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  • The March Up: Taking Baghdad with the 1st Marine Division By Bing West and MajGen Ray Smith Bantam Books Granted extraordinary access across the battlefield, former Assistant Secretary of Defense Bing West and retired MajGen Ray Smith, traveled with 18 Marine units, seeing combat on 16 days. In this book, two combat veterans describe the modern battlefield. Bing West was a member of the Marine recon team which ambushed a North Vietnamese battalion and initiated the behind-the-lines campaign called Operation Stingray. He is the author of The Village and The Pepperdogs. Major General Ray Smith has commanded Marines on battlefields around the world, receiving thirteen medals for valor, including three Purple Hearts and the Navy Cross. This book is a description of modern ground combat - who these young infantrymen are, how they fight and how they are led, from three-star generals to tough corporals clearing the trench lines. Reviews of The March Up: Taking Baghdad with the 1st Marine Division “This book will stand as the definitive account about the nature of ground combat as we enter the 21st Century.” - James Schlesinger, former Secretary of Defense and former Director of CIA “This is the face of war as only those who have fought it can describe it.” - Senator John McCain “A picture of what life and death on the front line were like.” - Sir John Keegan, author of The Face of War “Cuts to the very bone to reveal the experience of the modern fighting infantryman.” - General Anthony Zinni, former Commander in Chief, Central Command “Makes the readers hear, see and feel the fighting.” Leatherneck Magazine “You will not put it down…a winner for students of warfare.” - Marine Corps Gazette “...rigorously honest…a balanced and unblinking account that will certainly become one of the standard texts on the second Gulf War…Required reading for everyone serving in the armed forces -- and for anyone exercising policy influence over the institution they serve.” - Washington Post Book World, September 14, 2003 “What a brilliantly fought campaign, and what a wonderful account of it.“ –The Wall St. Journal, September 11, 2003 "As one Marine put it..."they want to die, and we want to kill them." The March Up, like The Anabasis, is destined to be a classic." - National Review, September 17, 2003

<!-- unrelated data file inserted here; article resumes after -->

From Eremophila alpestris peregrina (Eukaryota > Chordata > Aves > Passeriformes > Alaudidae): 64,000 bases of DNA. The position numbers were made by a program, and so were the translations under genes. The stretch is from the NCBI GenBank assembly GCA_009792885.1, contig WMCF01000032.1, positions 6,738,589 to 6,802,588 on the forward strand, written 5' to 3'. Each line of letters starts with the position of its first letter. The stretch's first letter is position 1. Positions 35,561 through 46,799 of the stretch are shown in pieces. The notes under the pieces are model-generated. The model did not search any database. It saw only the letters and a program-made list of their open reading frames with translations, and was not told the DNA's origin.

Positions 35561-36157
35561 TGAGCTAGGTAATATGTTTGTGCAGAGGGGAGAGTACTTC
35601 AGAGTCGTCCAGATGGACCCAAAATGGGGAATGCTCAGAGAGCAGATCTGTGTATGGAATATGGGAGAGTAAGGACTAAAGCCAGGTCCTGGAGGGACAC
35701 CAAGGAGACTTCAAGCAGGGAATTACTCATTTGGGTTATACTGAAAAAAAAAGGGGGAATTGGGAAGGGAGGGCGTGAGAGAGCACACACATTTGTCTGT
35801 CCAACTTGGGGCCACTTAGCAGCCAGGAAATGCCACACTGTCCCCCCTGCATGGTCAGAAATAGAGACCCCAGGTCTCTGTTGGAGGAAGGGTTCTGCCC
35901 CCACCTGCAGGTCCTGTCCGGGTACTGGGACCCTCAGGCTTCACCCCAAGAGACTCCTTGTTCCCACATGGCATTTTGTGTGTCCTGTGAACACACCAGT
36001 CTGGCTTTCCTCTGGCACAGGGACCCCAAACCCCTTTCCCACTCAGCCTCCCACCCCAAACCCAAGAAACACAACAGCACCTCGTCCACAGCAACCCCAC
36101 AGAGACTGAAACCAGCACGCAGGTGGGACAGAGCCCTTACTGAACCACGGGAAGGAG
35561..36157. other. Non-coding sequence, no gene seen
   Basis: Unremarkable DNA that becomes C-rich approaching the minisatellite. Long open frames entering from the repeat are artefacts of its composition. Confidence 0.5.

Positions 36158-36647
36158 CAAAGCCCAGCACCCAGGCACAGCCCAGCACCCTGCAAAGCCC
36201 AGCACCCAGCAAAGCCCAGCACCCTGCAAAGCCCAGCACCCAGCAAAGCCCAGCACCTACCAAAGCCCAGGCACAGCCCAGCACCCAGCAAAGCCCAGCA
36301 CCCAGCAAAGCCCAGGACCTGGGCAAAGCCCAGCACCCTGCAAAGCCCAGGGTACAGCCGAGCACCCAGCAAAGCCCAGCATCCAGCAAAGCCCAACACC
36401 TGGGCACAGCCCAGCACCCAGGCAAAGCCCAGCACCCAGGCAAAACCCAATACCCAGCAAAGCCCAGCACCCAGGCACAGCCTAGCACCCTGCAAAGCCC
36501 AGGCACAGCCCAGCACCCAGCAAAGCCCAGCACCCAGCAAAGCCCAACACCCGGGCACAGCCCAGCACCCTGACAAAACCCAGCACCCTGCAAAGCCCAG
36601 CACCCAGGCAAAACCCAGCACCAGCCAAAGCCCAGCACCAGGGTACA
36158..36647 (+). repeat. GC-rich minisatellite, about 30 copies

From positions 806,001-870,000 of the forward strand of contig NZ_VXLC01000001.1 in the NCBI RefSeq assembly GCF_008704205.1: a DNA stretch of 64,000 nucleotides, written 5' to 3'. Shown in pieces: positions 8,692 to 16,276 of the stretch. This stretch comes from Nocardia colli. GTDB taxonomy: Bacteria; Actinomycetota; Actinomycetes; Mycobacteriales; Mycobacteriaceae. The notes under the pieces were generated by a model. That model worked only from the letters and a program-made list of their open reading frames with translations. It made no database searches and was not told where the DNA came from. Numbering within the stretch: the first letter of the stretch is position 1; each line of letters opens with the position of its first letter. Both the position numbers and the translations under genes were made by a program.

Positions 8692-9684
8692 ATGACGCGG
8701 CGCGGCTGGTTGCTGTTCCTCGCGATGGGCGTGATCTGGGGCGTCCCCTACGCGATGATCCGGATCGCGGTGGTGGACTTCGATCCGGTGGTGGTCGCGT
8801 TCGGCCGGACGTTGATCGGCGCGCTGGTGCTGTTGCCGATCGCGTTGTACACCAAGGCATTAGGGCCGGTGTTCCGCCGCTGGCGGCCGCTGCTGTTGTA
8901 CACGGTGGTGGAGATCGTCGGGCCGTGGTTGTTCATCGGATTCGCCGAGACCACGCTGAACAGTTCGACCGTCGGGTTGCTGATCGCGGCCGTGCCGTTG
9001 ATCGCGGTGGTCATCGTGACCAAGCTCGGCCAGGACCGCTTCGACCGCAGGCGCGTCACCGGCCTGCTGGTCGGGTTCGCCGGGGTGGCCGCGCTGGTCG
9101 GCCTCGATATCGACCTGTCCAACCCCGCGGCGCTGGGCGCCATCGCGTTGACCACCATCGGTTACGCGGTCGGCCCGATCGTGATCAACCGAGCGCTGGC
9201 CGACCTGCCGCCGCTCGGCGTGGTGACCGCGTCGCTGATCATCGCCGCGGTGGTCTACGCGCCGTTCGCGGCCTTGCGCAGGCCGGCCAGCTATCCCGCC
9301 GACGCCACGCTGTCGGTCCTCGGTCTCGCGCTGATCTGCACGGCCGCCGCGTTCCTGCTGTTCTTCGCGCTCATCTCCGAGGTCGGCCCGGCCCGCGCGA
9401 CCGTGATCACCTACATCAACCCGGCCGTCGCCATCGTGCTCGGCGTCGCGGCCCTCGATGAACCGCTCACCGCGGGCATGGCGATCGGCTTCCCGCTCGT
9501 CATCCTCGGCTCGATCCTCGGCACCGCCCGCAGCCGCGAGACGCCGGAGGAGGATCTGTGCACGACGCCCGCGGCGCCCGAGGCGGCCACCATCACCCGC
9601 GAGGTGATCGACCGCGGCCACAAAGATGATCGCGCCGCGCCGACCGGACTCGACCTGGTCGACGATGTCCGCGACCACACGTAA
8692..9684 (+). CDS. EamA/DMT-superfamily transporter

• vietnamM.gif - 39311 BytesThis book was written by Capt Jackson
    CO for Mike Company 1967
    For Review and Purchasing Information
    click on book

    HellLooksJacketW.jpg - 18044 Bytes Our very own Doc McNiff has written about
    his experience's while attached to 3/4
    For review and Purchasing Information click on book,
    search on "Hell looks differnt now or McNiff"

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    Throughout much of 1967, a remote United States Marine firebase only two miles from the demilitarized zone captured the attention of the world's media. That artillery-scarred outpost was the linchpin of the so-called McNamara Line, intended to deter incursions into South Vietnam by the North Vietnamese Army. As such, the fighting along this territory was particularly intense and bloody, and the body count rose daily.